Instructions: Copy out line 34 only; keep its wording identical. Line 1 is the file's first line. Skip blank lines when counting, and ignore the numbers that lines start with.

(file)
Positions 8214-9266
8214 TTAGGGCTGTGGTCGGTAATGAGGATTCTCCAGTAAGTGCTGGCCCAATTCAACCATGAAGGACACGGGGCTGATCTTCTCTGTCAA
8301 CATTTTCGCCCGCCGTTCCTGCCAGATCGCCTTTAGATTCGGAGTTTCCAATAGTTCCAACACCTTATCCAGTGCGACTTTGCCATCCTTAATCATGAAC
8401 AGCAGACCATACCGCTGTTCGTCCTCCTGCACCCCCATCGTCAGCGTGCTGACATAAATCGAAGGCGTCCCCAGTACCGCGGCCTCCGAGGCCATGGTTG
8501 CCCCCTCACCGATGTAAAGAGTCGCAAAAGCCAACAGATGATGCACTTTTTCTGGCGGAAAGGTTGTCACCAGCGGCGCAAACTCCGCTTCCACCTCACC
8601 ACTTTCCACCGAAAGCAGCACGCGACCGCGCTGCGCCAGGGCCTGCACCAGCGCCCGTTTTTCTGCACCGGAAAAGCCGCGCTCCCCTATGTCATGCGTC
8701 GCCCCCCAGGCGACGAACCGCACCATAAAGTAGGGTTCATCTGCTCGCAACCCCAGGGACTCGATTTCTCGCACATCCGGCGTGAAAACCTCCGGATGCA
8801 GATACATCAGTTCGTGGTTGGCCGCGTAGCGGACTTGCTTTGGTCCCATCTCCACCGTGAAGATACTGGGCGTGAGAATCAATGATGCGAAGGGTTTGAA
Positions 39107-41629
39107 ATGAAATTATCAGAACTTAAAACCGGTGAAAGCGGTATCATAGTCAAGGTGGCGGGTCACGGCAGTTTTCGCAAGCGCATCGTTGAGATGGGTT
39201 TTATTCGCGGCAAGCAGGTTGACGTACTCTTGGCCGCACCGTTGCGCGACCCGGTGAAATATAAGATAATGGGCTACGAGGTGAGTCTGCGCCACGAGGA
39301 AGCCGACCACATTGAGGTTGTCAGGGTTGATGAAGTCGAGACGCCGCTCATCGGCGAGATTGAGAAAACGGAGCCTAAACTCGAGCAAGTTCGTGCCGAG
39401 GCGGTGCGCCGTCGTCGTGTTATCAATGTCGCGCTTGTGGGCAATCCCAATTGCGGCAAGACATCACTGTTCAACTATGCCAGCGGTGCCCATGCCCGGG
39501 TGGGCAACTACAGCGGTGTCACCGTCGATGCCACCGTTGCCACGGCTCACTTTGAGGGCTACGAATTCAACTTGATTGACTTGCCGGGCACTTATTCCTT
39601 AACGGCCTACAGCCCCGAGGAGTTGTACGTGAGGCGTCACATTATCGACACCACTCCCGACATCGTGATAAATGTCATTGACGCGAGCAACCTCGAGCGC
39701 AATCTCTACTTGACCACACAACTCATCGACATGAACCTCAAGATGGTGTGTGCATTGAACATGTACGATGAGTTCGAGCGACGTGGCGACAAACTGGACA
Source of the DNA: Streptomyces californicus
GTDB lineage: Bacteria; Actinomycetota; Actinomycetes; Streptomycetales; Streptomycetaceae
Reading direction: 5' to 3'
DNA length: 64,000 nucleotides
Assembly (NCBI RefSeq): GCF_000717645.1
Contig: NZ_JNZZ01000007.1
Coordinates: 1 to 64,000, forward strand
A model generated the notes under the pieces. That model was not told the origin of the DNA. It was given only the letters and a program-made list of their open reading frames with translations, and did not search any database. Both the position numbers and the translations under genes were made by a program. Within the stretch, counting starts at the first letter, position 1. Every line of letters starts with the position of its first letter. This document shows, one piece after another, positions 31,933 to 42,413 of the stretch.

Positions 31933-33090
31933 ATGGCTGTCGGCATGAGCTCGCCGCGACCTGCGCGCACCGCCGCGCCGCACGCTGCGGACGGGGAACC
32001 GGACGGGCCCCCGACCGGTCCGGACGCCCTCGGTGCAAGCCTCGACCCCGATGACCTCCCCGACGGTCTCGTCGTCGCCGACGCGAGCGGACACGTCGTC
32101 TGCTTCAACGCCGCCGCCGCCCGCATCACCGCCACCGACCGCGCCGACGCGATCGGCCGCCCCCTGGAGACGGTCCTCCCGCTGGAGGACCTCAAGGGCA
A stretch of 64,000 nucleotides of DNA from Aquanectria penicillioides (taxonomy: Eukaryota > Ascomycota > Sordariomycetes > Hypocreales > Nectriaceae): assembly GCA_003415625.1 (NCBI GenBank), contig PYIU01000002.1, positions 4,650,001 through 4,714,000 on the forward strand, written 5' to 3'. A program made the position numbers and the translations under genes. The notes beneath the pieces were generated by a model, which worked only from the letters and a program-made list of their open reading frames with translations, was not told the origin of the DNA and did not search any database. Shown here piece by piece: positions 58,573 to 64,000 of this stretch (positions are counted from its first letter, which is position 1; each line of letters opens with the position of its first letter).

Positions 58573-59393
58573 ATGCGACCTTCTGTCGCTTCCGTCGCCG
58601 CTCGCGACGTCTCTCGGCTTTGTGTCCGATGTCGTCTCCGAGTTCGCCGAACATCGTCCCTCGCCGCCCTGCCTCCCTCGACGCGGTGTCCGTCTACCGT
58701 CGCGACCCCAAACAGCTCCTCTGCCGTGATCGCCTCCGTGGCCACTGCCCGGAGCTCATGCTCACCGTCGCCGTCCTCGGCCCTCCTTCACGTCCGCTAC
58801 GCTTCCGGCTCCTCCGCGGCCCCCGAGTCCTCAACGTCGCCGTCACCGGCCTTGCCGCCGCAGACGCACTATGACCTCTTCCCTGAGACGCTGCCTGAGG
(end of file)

58801 GCTTCCGGCTCCTCCGCGGCCCCCGAGTCCTCAACGTCGCCGTCACCGGCCTTGCCGCCGCAGACGCACTATGACCTCTTCCCTGAGACGCTGCCTGAGG